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robertogreco : hypertext   71

Spaces of encounter: the performative art of reading | Thinkpiece | Architectural Review
"When the ‘counter novel’ Hopscotch by Julio Cortázar was published in 1963 it was celebrated as one of the most innovative experiments in 20th-century literature. The book was written to allow and encourage many different and complementary readings. As the author’s note at the beginning of the novel suggests, it can be read either progressively in the first 56 chapters or by ‘hopscotching’ through the entire set of 155 chapters according to a ‘Table of Instructions’. Cortázar also allows the reader the option of choosing their own unique path through the book. It’s no coincidence that the narrative – from the title of the book to the several overlapping stories that are contained in it – is based on a game often played in small groups in public spaces and playgrounds, in which the player has to hop or jump to retrieve a small object tossed into numbered patterns drawn on the ground. The book’s main structure has strong allusions to the notions of ‘space’ and the way we navigate through it, with its three main sections entitled ‘From the Other Side’, ‘From this Side’, and ‘From Diverse Sides’.

[image: "Since 2010, the ‘book bloc’ has been a visible feature of protests"]

Similarly, but from a different perspective, one of the first things the reader notes when flipping through Fantasies of the Library edited by Anne-Sophie Springer and Etienne Turpin and published in 2016 by MIT Press, is that the book itself can be understood as a kind of public space. In effect, it presents a brilliant dérive through books, book collections and the physical spaces of libraries from a curatorial perspective, going from private collections and the way their shelves are organised, to more ad hoc and temporary infrastructures, such as the People’s Library at Occupy Wall Street in New York, or the Biblioburro, a travelling library in Colombia that distributes books from the backs of two donkeys, Alfa and Beto. Various configurations and layouts have been designed in response to these narratives. They include essays, photos and interviews, setting up different kinds of encounters between authors, editors, readers, photographers and illustrators. Once you have the book in your hands, you gradually start to apprehend that the four conversations are printed only on left-hand pages, interspersed with other essays on right-hand ones. So it is only when you start reading voraciously and are interrupted by the ‘non-sense’ of these jumps, when the understanding of the dynamics imposed by the layout manifests itself, that you become aware you are already ‘hopscotching’ from page to page. The chapter ‘Reading Rooms Reading Machines’ is not only a visual essay about the power of books to create spaces around them and gather a community, it is also a curated, annotated and provocative history of these spaces as a conceptual continuation between the book and the city, ‘two environments in conjunction’, as Springer writes.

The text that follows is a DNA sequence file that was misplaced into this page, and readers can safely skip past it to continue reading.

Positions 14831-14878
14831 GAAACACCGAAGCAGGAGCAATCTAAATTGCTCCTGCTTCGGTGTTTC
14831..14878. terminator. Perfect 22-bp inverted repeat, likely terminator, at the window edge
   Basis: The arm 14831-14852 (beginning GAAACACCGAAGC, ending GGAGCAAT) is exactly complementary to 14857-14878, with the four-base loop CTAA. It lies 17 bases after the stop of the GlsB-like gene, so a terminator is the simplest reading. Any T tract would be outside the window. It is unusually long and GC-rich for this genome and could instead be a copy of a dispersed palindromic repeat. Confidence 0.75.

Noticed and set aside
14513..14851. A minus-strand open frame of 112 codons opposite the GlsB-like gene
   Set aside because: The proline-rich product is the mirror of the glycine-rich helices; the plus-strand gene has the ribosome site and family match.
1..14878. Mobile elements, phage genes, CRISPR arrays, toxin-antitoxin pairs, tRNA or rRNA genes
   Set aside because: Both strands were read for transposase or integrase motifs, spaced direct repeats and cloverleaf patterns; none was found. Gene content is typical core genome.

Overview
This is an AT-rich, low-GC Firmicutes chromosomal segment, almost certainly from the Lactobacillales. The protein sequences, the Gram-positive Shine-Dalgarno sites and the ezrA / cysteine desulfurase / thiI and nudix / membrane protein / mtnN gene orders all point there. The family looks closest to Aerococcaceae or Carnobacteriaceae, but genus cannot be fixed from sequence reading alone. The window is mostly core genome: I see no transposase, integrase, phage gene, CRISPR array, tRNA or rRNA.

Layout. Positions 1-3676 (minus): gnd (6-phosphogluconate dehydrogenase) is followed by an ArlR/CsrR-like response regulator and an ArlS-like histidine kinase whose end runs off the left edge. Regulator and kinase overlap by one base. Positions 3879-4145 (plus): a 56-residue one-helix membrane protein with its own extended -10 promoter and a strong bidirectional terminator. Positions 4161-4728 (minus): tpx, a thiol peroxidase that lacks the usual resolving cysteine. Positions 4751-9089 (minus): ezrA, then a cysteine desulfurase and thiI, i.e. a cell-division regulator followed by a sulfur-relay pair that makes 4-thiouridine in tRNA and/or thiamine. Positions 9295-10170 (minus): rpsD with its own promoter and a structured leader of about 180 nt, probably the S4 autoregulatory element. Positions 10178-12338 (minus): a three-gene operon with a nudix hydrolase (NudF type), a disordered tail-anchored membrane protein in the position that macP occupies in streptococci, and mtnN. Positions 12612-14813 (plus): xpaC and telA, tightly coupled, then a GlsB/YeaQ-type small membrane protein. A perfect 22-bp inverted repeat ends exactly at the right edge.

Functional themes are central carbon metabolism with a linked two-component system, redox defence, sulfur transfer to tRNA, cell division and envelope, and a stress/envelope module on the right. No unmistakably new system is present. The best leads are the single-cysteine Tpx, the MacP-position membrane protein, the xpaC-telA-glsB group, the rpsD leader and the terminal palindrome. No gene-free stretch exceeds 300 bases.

In some ways, it resembles the encounters you have in the streets of your neighbourhood. Some people you only glance at, others you smile at, there are a few with whom you talk and if you’re lucky, you might meet a friend. Within the texts, you can hop back and forth, approving, underlining, or absorbing in more detail. From individual object to the container known as the library, the idea of the book as a territory is explored in depth. Different kinds and sizes of spaces and the interactions that happen in and between them emerge. Springer describes the library as ‘a hybrid site for performing the book’ – a place where the book is not a static object but a space in which the reader is an active agent, coming and going from the outside; outside the pages and outside the library. It recalls Ray Bradbury’s assertion that: ‘Books are in themselves already more than mere containers of information; they are also modes of connectivity and interrelation, making the library a meta-book containing illimitable intertextual elements.’

[image: "Improvised book blocs on the street" from source: Interference Archive]

In moving from the ‘hopscotching’ suggested by Cortázar to the idea of the ‘library as map’ as discussed by Springer and Turpin, it is clear that the inextricable relationship between books and space forms the basis of our understanding of books as spaces of encounter, and the importance of heterogeneous books – whether fiction, poetry or critical theory – as spaces of encounter for architectural discourse. In that sense, books can be perceived as new kinds of spaces, where empathy, alterity and otherness are stronger than ideologies. Catalysing dissent and open dialogue, they can be one of the most effective tools of resistance in times of censorship, fake news and post-truth. Social anthropologist Athena Athanasiou explains how books have been used in public space as part of political struggles. ‘People have taken to the streets to fight for critical thinking and public education, turning books into banners and shields against educational cuts and neoliberal regimes of university governance’, she writes. This activism emphasises the strong symbolic power of the relationship between books and architectural spaces, ‘where the books were not only at the barricades, they were the barricades’. Such agency can transgress almost any kind of limit or boundary, and can happen in any sort of space – from your mobile device to the library or the street. But it is in the public sphere where the book’s agency can have the ‘power to affect’, becoming ‘a hybrid site for performing the book’ beyond the confines of the library.